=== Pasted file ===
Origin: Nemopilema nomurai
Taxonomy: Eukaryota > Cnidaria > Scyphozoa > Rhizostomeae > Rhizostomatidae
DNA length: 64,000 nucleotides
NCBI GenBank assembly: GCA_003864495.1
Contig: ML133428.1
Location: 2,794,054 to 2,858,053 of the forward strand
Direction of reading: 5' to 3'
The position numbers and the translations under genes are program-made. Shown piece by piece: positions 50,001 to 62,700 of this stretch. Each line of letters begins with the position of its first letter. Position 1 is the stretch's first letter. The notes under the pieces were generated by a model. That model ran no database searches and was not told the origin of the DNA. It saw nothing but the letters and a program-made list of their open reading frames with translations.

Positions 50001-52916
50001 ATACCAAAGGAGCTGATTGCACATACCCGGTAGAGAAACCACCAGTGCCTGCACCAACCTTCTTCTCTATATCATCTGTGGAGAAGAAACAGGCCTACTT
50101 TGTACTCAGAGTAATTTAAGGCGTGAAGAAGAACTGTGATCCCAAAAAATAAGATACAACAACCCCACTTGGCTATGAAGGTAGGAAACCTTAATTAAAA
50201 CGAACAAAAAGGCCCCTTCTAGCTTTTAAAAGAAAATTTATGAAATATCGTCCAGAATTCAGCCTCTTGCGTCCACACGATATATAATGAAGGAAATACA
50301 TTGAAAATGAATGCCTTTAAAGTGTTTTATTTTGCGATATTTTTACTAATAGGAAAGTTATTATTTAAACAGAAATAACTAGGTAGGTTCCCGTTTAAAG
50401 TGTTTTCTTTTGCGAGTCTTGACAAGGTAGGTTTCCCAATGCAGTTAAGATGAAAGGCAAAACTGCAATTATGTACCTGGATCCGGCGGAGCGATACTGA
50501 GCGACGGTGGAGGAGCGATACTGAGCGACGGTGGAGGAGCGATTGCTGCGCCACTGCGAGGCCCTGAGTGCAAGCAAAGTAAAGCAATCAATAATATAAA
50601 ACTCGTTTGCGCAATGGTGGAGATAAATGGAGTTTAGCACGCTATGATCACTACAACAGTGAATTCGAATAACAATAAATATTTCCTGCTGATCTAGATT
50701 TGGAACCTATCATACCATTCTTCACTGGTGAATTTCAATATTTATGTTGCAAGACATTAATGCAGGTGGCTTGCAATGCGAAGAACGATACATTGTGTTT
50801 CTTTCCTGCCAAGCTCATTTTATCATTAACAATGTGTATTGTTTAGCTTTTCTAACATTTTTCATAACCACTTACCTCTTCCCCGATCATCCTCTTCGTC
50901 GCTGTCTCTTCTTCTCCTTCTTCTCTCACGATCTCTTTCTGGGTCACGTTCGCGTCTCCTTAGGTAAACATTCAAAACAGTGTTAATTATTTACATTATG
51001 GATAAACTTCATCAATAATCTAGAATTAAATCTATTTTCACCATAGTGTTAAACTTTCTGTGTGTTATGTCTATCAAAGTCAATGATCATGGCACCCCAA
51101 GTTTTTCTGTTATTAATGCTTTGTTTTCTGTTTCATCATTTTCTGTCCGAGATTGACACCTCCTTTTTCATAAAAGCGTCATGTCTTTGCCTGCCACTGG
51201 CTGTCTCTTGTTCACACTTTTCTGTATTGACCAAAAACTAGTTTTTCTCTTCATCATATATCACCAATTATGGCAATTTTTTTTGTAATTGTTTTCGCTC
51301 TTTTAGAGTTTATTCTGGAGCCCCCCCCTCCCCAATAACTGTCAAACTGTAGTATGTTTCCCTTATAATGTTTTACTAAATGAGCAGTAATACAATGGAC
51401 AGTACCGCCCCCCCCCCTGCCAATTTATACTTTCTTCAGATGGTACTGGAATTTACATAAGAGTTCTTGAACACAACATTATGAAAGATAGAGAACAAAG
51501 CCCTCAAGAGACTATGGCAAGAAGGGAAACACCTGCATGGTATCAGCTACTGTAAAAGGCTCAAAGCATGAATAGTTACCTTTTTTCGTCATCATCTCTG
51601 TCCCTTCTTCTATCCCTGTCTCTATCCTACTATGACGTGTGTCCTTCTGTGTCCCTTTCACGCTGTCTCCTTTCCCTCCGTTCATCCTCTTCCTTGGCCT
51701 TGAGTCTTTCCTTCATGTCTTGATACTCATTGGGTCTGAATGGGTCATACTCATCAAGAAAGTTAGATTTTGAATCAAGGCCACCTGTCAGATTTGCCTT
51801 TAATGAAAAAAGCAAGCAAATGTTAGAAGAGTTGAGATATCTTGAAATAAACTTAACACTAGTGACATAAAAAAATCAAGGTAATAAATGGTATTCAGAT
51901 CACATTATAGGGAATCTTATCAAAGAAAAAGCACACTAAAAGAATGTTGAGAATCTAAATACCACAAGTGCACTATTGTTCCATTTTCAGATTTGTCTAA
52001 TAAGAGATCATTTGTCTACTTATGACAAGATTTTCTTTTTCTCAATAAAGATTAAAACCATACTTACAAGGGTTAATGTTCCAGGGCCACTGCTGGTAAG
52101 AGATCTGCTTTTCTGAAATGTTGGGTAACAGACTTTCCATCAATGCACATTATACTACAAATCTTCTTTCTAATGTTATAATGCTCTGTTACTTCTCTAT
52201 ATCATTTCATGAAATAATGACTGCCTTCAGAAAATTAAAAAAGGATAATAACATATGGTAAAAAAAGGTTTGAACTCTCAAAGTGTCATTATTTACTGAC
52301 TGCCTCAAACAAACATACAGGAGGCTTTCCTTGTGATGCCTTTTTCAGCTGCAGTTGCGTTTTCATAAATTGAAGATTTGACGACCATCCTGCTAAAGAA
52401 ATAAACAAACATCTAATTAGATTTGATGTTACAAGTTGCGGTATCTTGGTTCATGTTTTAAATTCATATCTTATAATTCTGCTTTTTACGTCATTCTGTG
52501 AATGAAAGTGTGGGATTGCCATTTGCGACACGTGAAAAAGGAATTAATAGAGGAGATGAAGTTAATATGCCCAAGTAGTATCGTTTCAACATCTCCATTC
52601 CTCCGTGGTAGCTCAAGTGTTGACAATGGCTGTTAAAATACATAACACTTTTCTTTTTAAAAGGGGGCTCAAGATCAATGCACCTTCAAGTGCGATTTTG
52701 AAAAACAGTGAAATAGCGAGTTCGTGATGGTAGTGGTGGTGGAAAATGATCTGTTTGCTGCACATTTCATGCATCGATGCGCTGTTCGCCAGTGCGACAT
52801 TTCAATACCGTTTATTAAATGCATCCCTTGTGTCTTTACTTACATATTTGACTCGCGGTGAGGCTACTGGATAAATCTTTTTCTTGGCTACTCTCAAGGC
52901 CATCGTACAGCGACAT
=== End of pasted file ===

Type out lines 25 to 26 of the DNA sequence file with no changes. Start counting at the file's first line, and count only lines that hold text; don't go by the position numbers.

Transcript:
51501 CCCTCAAGAGACTATGGCAAGAAGGGAAACACCTGCATGGTATCAGCTACTGTAAAAGGCTCAAAGCATGAATAGTTACCTTTTTTCGTCATCATCTCTG
51601 TCCCTTCTTCTATCCCTGTCTCTATCCTACTATGACGTGTGTCCTTCTGTGTCCCTTTCACGCTGTCTCCTTTCCCTCCGTTCATCCTCTTCCTTGGCCT